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J Neurotrauma. 2012 Apr 10;29(6):1126-39. doi: 10.1089/neu.2011.2272. Epub 2012 Apr 10.

Validity of a pediatric version of the Glasgow Outcome Scale-Extended.

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  • 1Department of Psychiatry, University of Pittsburgh School of Medicine, Pittsburgh, Pennsylvania 15213, USA.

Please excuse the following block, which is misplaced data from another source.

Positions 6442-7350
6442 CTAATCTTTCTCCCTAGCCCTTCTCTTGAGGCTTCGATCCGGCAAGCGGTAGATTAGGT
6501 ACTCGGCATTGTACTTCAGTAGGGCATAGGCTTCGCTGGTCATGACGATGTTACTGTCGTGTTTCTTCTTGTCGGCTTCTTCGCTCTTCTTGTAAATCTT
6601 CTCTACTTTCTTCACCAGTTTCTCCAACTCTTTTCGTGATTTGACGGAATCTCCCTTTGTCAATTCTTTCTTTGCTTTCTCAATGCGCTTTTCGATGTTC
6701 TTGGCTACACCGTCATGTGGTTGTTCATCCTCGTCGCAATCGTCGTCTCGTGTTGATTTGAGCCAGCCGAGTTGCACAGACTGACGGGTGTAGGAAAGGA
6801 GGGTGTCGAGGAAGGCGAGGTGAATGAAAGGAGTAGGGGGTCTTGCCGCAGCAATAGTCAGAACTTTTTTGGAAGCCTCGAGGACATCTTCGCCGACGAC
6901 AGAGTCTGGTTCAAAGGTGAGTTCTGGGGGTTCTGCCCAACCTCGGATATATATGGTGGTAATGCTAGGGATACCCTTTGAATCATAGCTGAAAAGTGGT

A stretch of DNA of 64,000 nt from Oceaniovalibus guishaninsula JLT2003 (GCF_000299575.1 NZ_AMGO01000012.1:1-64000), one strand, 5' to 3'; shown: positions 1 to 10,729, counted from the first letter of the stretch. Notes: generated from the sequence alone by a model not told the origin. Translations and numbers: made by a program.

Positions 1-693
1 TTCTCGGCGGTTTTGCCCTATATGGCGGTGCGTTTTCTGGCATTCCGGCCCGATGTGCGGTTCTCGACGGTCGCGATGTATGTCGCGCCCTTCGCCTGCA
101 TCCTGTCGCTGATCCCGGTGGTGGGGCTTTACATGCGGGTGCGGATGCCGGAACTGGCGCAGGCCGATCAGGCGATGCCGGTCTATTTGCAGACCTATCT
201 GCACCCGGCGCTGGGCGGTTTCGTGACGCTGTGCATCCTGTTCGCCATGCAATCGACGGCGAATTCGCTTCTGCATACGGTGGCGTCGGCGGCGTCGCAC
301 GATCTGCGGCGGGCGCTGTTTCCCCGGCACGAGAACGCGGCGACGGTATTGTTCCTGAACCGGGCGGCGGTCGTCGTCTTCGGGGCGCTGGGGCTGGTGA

The Glasgow Outcome Scale (GOS) and its most recent revision, the GOS-Extended (GOS-E), provide the gold standard for measuring traumatic brain injury (TBI) outcome. The GOS-E exhibits validity when used with adults and some adolescents, but validity with younger children is not established. Because the GOS-E lacks the developmental specificity necessary to evaluate children, toddlers, and infants, we modified the original version to create the GOS-E Pediatric Revision (GOS-E Peds), a developmentally appropriate structured interview, to classify younger patients. The criterion, predictive, and discriminant validity of the GOS-E Peds was measured in 159 subjects following TBI (mild: 36%; moderate: 12%; severe: 50%) at 3 and 6 months after injury. Participants were included from two studies completed at the Pediatric Neurotrauma Center at Children's Hospital of Pittsburgh. We assessed the relationship among GOS-E Peds, the GOS, and the Vineland Adaptive Behavior Scales as well as other standardized measures of functional, behavioral, intellectual, and neuropsychological outcome. Premorbid function was assessed 24-36‚ÄČh after injury. The GOS-E Peds showed a strong correlation with the GOS at 3 and 6 month time points. Criterion-related validity was also indicated by GOS-E Peds' association with most measures at both time points and at injury severity levels. The 3 month GOS-E Peds was associated with the 6 month GOS-E Peds, everyday function, behavior, and most cognitive abilities. Discriminant validity is suggested by weak correlations between both 3 and 6 month GOS-E Peds and premorbid measures. The GOS-E Peds is sensitive to severity of injury and is associated with changes in TBI sequelae over time. This pediatric revision provides a valid outcome measure in infants, toddlers, children, and adolescents through age 16. Findings support using the GOS-E Peds as the primary outcome variable in pediatric clinical trials.

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